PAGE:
Readability is a primary focus for Python developers, in both project and code documentation. Following some simple best practices can save both you and others a lot of time.
README file at the root directory should give general information
to both users and maintainers of a project. It should be raw text or
written in some very easy to read markup, such as reStructuredText
or Markdown. It should contain a few lines explaining the purpose of the
project or library (without assuming the user knows anything about the
project), the url of the main source for the software, and some basic credit
information. This file is the main entry point for readers of the code.
INSTALL file is less necessary with Python. The installation
instructions are often reduced to one command, such as
python setup.py install and added to the
LICENSE file should always be present and specify the license
under which the software is made available to the public.
TODO file or a
TODO section in
README should list the
planned development for the code.
CHANGELOG file or section in
README should compile a short
overview of the changes in the code base for the latest versions.
Depending on the project, your documentation might include some or all of the following components:
- An introduction should show a very short overview of what can be done with the product, using one or two extremely simplified use cases. This is the thirty-second pitch for your project.
- A tutorial should show some primary use cases in more detail. The reader will follow a step-by-step procedure to set-up a working prototype.
- An API reference is typically generated from the code (see docstrings). It will list all publicly available interfaces, parameters, and return values.
- Developer documentation is intended for potential contributors. This can include code convention and general design strategy of the project.
Sphinx is far and away the most popular Python documentation tool. Use it. It converts reStructuredText markup language into a range of output formats including HTML, LaTeX (for printable PDF versions), manual pages, and plain text.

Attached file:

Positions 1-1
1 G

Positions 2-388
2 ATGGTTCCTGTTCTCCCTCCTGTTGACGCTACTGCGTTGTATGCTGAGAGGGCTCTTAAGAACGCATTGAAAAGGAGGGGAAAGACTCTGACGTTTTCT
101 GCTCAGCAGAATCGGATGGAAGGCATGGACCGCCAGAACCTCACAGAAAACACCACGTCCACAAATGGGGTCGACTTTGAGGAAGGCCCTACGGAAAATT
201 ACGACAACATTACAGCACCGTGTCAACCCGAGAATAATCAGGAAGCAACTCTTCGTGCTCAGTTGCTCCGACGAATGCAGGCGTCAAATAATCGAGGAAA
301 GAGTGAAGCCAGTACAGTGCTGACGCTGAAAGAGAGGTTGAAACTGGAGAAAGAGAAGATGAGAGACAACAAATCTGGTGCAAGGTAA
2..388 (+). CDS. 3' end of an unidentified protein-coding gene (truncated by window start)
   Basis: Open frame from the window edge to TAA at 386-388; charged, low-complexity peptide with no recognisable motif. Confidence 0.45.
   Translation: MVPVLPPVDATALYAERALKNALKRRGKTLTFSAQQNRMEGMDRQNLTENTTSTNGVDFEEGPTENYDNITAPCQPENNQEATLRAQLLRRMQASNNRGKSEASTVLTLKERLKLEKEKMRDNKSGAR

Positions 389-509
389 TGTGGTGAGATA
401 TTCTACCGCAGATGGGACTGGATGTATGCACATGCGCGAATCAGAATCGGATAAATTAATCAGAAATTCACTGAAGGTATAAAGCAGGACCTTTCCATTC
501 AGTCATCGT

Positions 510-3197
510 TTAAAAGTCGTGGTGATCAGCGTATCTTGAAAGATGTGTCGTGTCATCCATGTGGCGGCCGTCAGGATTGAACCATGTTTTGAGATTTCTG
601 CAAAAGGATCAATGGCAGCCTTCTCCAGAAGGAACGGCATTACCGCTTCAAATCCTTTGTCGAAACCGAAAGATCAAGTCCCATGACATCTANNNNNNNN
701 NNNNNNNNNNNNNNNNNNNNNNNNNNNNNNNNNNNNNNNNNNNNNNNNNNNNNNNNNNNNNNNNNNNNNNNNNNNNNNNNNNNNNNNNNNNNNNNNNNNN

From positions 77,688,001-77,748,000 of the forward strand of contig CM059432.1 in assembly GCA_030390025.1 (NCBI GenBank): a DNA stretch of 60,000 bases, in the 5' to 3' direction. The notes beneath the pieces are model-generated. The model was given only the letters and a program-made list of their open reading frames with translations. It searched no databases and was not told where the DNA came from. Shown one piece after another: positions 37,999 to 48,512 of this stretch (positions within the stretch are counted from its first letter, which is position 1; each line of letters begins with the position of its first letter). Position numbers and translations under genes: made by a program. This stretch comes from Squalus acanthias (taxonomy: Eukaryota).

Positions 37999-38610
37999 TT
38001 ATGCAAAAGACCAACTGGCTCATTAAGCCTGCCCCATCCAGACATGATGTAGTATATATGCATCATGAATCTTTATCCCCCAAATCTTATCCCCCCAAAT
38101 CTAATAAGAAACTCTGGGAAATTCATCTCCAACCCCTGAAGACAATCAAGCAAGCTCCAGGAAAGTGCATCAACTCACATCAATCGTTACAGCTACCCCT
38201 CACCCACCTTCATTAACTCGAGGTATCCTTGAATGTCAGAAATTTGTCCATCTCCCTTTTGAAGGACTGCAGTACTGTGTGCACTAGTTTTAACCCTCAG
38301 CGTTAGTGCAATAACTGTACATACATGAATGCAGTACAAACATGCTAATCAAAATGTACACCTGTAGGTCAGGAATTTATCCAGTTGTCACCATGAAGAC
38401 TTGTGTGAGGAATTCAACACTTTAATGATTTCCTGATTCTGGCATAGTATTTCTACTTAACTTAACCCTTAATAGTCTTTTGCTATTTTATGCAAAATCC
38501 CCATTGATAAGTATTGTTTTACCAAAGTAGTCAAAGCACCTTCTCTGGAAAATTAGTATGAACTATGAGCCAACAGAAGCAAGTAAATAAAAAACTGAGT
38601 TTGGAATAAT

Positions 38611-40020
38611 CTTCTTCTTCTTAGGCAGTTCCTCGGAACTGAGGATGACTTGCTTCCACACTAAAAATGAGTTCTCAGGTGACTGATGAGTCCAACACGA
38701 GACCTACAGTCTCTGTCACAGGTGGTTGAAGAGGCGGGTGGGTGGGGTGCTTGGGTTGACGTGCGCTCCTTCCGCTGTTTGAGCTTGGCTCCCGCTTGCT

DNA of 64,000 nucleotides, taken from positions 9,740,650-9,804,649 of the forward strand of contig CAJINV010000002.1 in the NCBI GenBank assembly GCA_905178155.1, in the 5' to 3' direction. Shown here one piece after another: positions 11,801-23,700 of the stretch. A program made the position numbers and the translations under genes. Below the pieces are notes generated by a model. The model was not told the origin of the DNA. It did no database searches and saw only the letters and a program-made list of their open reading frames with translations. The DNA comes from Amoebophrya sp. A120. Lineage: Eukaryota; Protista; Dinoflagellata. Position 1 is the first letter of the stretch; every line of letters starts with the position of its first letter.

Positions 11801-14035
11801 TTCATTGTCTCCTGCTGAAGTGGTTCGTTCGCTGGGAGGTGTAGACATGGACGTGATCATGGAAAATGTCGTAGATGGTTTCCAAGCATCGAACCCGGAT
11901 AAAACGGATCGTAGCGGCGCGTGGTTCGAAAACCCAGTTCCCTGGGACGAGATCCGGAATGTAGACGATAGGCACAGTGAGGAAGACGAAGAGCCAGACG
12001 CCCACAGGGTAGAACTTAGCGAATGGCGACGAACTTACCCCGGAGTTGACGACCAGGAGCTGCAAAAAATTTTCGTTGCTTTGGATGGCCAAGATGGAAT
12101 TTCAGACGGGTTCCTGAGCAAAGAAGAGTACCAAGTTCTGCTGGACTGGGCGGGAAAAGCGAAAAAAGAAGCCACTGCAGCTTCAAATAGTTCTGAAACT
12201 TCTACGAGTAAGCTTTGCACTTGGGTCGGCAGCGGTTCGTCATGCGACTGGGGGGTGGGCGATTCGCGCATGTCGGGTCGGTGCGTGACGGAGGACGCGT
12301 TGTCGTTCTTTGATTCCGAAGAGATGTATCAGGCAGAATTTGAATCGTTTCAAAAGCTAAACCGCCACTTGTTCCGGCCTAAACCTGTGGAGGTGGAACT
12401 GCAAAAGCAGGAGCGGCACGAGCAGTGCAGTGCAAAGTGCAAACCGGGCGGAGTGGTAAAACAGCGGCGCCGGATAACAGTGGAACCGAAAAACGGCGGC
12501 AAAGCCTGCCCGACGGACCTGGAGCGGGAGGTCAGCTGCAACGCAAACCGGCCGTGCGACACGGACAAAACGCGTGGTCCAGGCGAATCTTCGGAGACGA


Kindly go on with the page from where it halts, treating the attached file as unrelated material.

There is also great, free hosting for your Sphinx docs: Read The Docs. Use it. You can configure it with commit hooks to your source repository so that rebuilding your documentation will happen automatically.
Code Documentation Advice¶
Comments clarify the code and they are added with purpose of making the
code easier to understand. In Python, comments begin with a hash
(number sign) (
In Python, docstrings describe modules, classes, and functions:
def square_and_rooter(x): """Returns the square root of self times self.""" ...
In general, follow the comment section of PEP 8#comments (the “Python Style Guide”).
Docstrings and Magic¶
Some tools use docstrings to embed more-than-documentation behavior, such as unit test logic. Those can be nice, but you won’t ever go wrong with vanilla “here’s what this does.”
Docstrings versus Block comments¶
These aren’t interchangeable. For a function or class, the leading comment block is a programmer’s note. The docstring describes the operation of the function or class:
# This function slows down program execution for some reason. def square_and_rooter(x): """Returns the square root of self times self.""" ...
Further reading on docstrings: PEP 257
You might see these in the wild. Use Sphinx.
- Pycco is a “literate-programming-style documentation generator” and is a port of the node.js Docco. It makes code into a side-by-side HTML code and documentation.
- Ronn builds unix manuals. It converts human readable textfiles to roff for terminal display, and also to HTML for the web.
- MkDocs is a fast and simple static site generator that’s geared towards building project documentation with Markdown.